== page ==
I’ve noticed, lately, that slotted screw heads are all but gone on new equipment. The only thing that I find remarkable about that is that it took so long. While it is true that slotted heads have been around for ages, better systems are both common and have been around for at least a century.
The reason slotted heads — technically known as the drive — are so common is probably because they are very easy to make. A hacksaw is sufficient for the job and there are other ways to get there, too. The only advantages I know of for the user is that you can easily clean a slotted drive and — possibly — use field expedient items like butter knives and quarters to turn the screw. I’ve heard people claim that it also is a feature that the screwdriver can pry things like paint can lids, but that’s a feature of the tool, not the screw drive.
The disadvantages, though, are significant. It is very hard to apply lots of torque to a slotted screw drive without camming it out or snapping the head off the screw. The screwdriver isn’t self-centering either, so applying force off-axis is common and contributes to the problem.
When the tool you need doesn’t exist, you have to make it yourself. Come to think of it, even if the tool exists, it’s often way more fun to make it yourself. The former situation, though, is one that [Sean Hodgins] found himself in with regard to threaded inserts. Rather than suffer from the wrong tool for the job, he machined his own custom threaded insert tool for his Hakko soldering iron.
Like many of us, [Sean] has embraced the use of heat-set threaded inserts to beef up the mechanical connections on his 3D-printed parts. [Sean] dedicated a soldering iron to the task, equipping it with a tip especially for the job. But it was the flavor of iron proverbially known as a “fire stick” and he found that this iron was too hot for PLA prints. As the new owner of a lathe, he was able to make quick work of the job using a piece of brass rod stock. Luckily, Hakko tips just slip on the heating element, so no threading operations were needed. [Sean] made insert tips for multiple sized inserts, and the results speak for themselves.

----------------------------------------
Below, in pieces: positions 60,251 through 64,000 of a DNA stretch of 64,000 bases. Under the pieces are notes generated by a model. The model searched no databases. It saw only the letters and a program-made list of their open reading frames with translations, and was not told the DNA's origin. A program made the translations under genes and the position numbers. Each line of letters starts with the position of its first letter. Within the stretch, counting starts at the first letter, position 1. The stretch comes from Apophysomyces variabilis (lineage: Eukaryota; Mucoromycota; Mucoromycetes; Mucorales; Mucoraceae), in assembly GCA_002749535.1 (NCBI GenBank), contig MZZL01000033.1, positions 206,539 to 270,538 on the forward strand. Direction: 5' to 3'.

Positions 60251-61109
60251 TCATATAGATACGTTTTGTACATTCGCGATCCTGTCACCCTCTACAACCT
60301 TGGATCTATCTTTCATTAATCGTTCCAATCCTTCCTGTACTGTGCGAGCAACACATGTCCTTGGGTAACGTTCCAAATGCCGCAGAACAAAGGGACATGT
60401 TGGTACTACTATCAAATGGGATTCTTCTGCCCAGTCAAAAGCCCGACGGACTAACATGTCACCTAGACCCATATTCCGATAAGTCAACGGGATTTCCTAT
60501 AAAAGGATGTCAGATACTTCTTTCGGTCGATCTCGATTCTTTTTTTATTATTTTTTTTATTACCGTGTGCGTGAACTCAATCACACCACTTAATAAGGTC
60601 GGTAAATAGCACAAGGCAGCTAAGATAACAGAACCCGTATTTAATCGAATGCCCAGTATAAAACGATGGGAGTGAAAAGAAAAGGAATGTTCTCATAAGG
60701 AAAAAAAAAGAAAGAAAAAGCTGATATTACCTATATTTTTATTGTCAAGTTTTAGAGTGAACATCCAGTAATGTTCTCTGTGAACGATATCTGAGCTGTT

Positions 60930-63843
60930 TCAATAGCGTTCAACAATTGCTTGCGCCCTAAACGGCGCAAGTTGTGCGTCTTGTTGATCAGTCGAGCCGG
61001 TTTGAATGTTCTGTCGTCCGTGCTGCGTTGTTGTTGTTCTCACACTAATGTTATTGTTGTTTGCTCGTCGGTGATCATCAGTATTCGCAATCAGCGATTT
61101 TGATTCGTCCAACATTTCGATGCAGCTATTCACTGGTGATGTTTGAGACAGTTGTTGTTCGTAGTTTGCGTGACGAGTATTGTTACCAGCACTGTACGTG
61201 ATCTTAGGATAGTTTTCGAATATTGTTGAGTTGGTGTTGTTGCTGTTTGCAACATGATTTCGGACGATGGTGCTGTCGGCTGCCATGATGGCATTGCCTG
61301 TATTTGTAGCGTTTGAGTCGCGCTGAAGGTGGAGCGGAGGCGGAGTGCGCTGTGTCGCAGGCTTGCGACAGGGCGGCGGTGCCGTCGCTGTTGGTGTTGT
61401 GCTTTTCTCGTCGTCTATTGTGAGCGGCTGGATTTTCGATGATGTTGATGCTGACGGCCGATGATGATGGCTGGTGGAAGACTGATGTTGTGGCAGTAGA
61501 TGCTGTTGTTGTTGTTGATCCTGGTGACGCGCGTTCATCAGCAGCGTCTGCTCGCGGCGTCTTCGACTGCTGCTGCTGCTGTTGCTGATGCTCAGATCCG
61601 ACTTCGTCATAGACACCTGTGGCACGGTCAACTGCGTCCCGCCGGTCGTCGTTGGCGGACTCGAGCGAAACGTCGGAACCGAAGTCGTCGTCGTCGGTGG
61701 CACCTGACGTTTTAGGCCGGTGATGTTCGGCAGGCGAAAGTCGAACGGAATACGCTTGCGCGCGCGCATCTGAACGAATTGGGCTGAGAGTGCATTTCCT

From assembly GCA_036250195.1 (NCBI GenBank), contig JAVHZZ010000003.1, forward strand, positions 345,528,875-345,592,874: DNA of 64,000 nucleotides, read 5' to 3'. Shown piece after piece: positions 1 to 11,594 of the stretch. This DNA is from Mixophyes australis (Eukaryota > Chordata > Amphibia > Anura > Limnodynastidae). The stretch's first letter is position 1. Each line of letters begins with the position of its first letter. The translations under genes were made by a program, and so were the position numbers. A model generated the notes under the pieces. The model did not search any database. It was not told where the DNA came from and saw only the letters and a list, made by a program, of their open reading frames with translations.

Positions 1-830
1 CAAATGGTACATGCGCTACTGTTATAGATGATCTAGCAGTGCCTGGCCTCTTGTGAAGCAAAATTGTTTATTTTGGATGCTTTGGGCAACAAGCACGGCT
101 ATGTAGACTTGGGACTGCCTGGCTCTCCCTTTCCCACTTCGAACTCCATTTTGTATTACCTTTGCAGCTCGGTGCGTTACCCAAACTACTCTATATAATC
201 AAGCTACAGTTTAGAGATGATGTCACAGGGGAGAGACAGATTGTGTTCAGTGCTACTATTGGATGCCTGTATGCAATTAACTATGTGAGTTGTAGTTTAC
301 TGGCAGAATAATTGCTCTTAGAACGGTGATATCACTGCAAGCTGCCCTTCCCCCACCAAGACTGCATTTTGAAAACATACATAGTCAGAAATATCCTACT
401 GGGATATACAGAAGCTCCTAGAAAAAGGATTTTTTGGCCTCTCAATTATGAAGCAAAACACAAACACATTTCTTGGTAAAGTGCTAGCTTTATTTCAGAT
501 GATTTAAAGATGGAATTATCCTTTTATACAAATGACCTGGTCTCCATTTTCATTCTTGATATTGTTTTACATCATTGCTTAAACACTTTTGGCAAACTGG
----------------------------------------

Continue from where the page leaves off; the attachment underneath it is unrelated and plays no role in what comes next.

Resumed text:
Hackers being as a rule practical people, we sometimes get a little guff when we run a story on an art installation, on the grounds of not being sufficiently hacky. We understand that, but sometimes the way an artist weaves technology into their pieces is just too cool to pass us, as with this thread-printing art piece entitled On Framing Textile Ambiguities.
We’ll leave criticism of the artistic statement that [Nathalie Gebert]’s installation makes to others more qualified, and instead concentrate on its technical aspects. The piece has four frames made mainly from brass rods. Three of the frames have vertical rods that are connected to stepper motors and around which is wrapped a single thread. The thread weaves back and forth over the rods on one frame, forming a flat surface that constantly changes as the rods rotate, before heading off to do the same on the others. The fourth frame has a platen that the thread passes over with a pen positioned right above it. As the thread pauses in its endless loop, the pen clicks down onto it, making a dot of color. The dots then wend their way through the frame, occasionally making patterns that are just shy of recognizable before morphing into something new. The video below shows it better than it can be easily described.
Love it or hate it, you’ve got to admit that it has some interesting potential as a display. And it sort of reminds us of this thread-art polar robot, although this one has the advantage of being far simpler.
For humans, life is in the eyes. Same deal with automatons. The more realistic the eyes, the more lifelike (and potentially disturbing) the automaton is. [lkkalebob] knows this. [lkkalebob] is so dedicated to ocular realism in his ultra-real eyeballs that he’s perfected a way to make the minuscule veins from a whisper of cotton thread.
First he prints an eyeball blank out of ABS. Why ABS, you ask? It has a semi-translucence that makes it look that much more real. Also, it’s easier to sand than PLA. After vigorous sanding, it’s time to paint the iris and the apply the veins. [lkkalebob] shaves strands of lint from red cotton thread and applies it with tweezers to smears of super glue.
Here comes our favorite part. To make the whole process easier, [lkkalebob] designed a jig system that takes the eyeballs all the way through the stages of fabrication and into the sockets of the automaton. The hollow eye cups pressure fit on to prongs that hold it in place. This also gives the eyeball a shaft that can be chucked into a drill for easy airbrushing. In the build video after the break, he uses the eye-jig to cast a silicone mold, which he then uses to seal the eyes in resin.